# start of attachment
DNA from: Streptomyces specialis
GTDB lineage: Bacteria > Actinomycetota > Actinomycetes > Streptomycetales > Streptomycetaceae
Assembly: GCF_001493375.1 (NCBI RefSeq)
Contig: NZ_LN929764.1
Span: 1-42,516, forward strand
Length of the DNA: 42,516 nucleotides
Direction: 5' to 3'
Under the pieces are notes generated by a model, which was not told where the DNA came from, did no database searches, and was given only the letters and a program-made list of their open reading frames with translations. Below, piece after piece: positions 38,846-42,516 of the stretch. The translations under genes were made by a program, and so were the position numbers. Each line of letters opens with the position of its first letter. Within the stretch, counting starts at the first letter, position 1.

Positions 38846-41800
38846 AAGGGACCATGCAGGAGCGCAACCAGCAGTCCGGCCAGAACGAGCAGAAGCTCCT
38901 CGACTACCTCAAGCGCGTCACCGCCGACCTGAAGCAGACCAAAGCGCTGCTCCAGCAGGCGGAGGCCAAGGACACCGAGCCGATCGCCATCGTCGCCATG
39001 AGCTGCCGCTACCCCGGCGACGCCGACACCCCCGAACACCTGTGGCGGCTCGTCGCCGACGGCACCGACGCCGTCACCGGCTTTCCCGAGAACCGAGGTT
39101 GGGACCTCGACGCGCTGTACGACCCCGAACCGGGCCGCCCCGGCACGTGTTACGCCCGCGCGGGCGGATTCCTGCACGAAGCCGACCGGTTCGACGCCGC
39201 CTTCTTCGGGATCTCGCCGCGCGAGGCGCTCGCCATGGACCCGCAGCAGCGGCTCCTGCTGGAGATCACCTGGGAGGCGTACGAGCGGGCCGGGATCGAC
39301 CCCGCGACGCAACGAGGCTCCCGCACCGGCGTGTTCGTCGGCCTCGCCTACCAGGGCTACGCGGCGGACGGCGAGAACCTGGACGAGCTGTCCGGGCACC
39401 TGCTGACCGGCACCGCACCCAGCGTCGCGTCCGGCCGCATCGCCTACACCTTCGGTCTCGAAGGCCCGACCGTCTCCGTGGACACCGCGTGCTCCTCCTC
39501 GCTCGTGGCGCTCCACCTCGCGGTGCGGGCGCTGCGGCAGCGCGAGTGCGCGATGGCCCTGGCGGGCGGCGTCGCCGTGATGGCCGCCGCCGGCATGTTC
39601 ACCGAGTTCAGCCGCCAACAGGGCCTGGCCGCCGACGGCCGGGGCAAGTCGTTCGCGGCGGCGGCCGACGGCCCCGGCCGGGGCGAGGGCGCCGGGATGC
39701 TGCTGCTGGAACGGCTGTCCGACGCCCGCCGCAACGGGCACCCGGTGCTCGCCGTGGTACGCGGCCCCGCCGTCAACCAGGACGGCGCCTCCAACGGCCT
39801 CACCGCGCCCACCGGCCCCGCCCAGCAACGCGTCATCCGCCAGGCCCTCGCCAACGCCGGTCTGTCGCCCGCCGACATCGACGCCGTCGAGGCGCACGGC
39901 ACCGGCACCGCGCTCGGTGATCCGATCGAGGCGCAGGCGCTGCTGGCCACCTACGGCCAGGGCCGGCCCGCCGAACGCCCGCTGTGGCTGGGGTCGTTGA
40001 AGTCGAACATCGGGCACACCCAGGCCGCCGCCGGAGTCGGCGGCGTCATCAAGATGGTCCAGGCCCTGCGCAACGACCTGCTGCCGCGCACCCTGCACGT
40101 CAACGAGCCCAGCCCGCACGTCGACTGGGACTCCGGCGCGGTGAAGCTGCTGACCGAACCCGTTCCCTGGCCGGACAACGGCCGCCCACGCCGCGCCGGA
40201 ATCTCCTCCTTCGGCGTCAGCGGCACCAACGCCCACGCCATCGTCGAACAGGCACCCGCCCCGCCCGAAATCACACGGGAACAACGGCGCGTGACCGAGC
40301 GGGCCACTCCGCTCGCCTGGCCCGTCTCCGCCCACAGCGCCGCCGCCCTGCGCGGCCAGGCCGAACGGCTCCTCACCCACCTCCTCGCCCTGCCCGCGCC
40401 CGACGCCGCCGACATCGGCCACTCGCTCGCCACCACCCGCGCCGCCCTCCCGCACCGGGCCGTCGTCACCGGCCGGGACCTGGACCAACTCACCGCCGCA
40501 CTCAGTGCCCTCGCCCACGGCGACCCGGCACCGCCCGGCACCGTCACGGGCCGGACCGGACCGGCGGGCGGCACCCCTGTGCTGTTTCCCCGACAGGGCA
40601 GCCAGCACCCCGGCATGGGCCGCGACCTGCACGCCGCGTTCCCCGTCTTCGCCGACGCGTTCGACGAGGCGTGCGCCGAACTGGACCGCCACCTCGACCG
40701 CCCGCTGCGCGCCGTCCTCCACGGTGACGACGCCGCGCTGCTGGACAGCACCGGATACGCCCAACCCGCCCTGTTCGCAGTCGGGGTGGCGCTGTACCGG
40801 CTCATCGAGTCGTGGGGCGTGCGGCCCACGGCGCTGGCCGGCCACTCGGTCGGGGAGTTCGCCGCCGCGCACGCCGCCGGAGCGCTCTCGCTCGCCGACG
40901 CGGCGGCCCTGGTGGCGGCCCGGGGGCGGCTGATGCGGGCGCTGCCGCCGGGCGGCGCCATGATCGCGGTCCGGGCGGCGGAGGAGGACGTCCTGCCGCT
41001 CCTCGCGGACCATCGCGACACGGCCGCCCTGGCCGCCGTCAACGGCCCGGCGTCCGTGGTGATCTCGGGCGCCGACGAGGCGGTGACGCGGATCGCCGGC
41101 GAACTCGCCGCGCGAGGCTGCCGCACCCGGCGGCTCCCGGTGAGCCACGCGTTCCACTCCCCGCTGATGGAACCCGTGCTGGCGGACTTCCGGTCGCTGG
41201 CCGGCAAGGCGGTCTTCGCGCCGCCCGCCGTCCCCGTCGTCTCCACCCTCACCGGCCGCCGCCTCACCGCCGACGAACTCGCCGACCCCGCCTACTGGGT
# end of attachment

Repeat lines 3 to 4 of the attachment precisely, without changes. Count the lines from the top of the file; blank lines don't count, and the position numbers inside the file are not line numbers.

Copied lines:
Assembly: GCF_001493375.1 (NCBI RefSeq)
Contig: NZ_LN929764.1